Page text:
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A GFI would not help this. A GFI is designed to limit shocks.

Loose connections cause heat and heat draw appliances like heaters and motor startups can make the situation worse. Were the plugs loose or the connections to the screws or backstabs?
 

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Discussion Starter · #8 ·
The plug was in great shape and the house is only 9 years old we are not running anything the prior owner wasn't running which is why I couldn't figure out why this was happening we did run the AC unit last year also. My husband said all the wires are nice and tight and the outlet itself was good until this of course.
 

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Have you changed the receptacle and then the second one also melted too or are you saying the one is melting and so far nothing has been done? If the plug on the A/C is just the ground and two parallel straight pins then it only requires a 15 amp receptacle. Change the receptacle with a commercial grade unit, not one of the 69¢ ones from WalMart.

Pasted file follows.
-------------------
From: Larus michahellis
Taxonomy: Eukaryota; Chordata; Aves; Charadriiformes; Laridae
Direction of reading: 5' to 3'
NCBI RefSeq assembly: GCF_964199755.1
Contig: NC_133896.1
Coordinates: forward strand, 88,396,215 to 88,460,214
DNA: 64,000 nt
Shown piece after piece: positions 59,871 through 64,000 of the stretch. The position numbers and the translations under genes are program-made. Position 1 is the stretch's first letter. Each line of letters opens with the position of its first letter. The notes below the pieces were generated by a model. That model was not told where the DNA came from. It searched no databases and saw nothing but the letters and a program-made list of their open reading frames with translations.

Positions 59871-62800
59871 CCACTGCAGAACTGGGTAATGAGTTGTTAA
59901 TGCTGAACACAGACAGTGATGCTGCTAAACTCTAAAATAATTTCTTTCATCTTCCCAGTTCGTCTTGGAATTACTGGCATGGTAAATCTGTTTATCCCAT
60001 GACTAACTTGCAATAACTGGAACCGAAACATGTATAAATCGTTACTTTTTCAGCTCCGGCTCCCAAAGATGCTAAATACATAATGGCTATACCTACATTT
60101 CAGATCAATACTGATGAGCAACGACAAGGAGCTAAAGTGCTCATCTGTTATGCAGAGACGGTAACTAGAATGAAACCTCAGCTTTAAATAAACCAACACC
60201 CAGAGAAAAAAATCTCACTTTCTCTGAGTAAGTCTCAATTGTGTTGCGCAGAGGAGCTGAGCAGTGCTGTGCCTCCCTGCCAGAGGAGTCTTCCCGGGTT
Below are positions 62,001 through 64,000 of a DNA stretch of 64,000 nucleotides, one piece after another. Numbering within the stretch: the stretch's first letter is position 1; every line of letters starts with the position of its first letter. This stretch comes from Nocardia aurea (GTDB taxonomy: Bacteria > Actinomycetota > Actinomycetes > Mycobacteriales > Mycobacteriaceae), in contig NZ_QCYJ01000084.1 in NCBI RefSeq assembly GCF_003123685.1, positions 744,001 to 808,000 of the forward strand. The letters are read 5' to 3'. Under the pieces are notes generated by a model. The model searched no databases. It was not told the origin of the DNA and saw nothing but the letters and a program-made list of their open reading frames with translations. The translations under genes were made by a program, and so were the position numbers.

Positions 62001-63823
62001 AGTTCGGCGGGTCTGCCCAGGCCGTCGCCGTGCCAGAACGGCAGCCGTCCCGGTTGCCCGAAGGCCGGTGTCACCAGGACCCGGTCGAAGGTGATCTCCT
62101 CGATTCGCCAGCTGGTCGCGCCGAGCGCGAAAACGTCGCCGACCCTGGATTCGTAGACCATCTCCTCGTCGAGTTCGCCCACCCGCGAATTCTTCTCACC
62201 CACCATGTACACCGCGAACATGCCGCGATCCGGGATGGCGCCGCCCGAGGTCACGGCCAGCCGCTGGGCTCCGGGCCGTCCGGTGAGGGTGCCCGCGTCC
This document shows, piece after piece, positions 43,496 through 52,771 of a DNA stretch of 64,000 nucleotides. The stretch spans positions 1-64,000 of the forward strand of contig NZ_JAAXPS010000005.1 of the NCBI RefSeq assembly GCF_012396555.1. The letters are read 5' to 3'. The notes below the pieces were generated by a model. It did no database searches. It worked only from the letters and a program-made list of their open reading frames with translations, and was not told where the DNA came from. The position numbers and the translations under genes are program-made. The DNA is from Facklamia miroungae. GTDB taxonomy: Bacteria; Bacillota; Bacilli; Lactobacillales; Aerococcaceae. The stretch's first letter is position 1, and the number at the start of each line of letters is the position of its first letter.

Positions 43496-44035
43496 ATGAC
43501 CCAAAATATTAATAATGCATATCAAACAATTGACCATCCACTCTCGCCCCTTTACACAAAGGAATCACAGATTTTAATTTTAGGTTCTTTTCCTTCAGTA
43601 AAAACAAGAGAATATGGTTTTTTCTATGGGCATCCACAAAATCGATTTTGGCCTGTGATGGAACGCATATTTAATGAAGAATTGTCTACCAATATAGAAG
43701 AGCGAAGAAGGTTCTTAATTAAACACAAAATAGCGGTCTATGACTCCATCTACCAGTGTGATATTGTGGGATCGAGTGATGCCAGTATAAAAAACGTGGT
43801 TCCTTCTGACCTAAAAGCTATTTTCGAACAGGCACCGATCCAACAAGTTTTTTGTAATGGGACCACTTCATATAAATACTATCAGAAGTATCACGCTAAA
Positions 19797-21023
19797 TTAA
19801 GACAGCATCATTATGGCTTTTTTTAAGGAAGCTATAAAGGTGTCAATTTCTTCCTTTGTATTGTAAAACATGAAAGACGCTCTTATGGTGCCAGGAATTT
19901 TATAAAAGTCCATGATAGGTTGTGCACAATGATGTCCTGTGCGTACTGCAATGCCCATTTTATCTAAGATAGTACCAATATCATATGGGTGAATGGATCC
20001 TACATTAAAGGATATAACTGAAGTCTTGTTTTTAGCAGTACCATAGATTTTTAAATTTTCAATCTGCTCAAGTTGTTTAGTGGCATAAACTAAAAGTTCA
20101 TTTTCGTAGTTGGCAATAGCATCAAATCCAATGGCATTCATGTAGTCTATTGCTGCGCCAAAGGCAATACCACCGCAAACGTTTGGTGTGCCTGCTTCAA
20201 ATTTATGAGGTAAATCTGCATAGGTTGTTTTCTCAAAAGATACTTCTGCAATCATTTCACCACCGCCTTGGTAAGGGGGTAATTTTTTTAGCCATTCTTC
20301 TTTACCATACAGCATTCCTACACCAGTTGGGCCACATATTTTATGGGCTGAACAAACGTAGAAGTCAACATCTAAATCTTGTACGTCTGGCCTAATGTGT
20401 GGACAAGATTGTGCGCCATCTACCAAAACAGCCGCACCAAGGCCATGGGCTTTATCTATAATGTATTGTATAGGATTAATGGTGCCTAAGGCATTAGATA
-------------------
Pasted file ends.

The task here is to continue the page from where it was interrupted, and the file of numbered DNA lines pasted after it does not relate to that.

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Replace the receptacle with a commercial or industrial grade one, and lightly sand the prongs of the AC plug to remove any corrosion. The problem is that the connection between the prongs and the receptacle has abnormally high resistance, probably due to looseness and corrosion.
 
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Discussion Starter · #11 ·
We have not changed any recepticle yet. He was wondering if changing the recepitcle to a better grade or changing all 9 recepticles to 20 amp was the thing to do.
 

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Discussion Starter · #12 ·